Deciding what to do with the remains of a loved one can be a touchy subject, especially if the deceased’s only stated preference was to say “no muss no fuss,” which means different things to different people. While the topic of advance funeral planning is avoided by some people, for many reasons it is better to discuss and plan arrangements in advance. Funeral directors have training and experience to know how to offer counseling in a pre-planning conference.
A pivotal choice is whether the remains shall be embalmed for a traditional casket burial, or whether the remains shall be cremated. Some of our clients have family burial plots where they wish to be interred, but have not yet decided whether they prefer to be buried in a casket or cremated. Rental of a casket for a viewing before a cremation is an option, especially if the likely attendees of a funeral service are mostly local and able to come on sudden notice.
When considerable advance notice is needed to gather geographically distant loved ones, immediate cremation with a future memorial service at the convenience of the family can be a practical option.
Although it is prohibited by some religions, and is discouraged but tolerated by others, general acceptance of the practice of cremation is increasing. According to the most recent report by National Funeral Directors Association (NFDA), in 2018 around sixty percent of Americans would choose cremation for themselves. That number is projected to reach nearly eighty percent by 2035, when there are expected to be nearly three million cremations per year.
The NFDA says that a variety of factors have influenced changing consumer preferences, including a softening of religious prohibitions, environmental concerns, and the lower cost of cremation in comparison to a traditional casket burial. In Pennsylvania and most other states, a preauthorization form for cremation must be signed by the next of kin if the deceased person did not preauthorize during advanced planning.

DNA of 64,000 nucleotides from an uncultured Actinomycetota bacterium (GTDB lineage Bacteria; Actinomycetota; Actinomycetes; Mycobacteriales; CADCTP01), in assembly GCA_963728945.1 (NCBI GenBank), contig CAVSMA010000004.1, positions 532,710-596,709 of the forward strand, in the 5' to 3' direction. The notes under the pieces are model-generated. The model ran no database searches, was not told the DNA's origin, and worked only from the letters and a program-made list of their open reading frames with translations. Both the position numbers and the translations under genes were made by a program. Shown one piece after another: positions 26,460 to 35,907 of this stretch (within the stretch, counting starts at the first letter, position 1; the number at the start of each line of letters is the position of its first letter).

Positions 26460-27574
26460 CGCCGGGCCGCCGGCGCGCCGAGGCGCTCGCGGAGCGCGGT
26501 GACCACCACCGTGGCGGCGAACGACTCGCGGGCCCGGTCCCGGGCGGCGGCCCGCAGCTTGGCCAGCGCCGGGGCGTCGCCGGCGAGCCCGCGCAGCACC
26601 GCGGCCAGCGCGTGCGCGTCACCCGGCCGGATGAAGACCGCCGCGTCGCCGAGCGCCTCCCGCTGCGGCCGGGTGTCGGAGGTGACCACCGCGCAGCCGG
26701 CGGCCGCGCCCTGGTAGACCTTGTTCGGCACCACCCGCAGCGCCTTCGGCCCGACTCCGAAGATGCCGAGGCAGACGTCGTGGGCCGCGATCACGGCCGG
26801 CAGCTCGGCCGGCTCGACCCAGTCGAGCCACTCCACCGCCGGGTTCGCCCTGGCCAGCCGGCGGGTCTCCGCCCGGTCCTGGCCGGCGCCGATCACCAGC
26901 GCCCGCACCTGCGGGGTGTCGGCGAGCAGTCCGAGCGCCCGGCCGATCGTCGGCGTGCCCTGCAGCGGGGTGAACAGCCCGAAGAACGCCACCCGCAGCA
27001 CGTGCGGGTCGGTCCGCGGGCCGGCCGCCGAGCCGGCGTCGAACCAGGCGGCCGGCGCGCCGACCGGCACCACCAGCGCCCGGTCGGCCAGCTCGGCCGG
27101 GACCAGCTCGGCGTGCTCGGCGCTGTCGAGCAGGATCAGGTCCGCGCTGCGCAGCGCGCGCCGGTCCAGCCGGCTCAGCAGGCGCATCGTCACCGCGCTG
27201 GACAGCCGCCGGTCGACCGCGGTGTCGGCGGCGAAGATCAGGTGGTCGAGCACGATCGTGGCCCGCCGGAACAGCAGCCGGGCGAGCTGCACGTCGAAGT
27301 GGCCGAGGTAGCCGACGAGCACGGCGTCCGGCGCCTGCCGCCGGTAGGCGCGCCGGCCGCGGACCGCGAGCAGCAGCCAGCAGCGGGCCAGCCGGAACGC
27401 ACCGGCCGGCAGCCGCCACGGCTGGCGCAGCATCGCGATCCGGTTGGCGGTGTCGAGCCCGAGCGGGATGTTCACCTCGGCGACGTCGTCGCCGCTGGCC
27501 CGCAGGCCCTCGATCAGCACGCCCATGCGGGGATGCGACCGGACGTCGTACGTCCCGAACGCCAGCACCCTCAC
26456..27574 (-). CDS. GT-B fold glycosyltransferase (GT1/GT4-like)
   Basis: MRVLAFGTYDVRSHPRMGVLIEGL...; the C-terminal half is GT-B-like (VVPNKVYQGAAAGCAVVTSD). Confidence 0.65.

Some people are concerned about how cremation could occur if their body is at a remote location when death occurs. A “Travel Protection Plan” can be purchased for $450 to insure against that potential cost. Another option could be to switch to a funeral home in the area where the death occurs, then transfer the funds there from a prepaid funeral trust. All the details of the original funeral preplanning agreement might not be guaranteed.
A stumbling block for some people is what to do with the cremated ashes. Less than a third of the cremated remains are kept by the family in an ornamental urn. Not quite half of all cremated ashes end up at a cemetery for either burial, scattering, or placement in a columbarium. Around twenty percent of cremated remains are scattered at non-cemetery locations.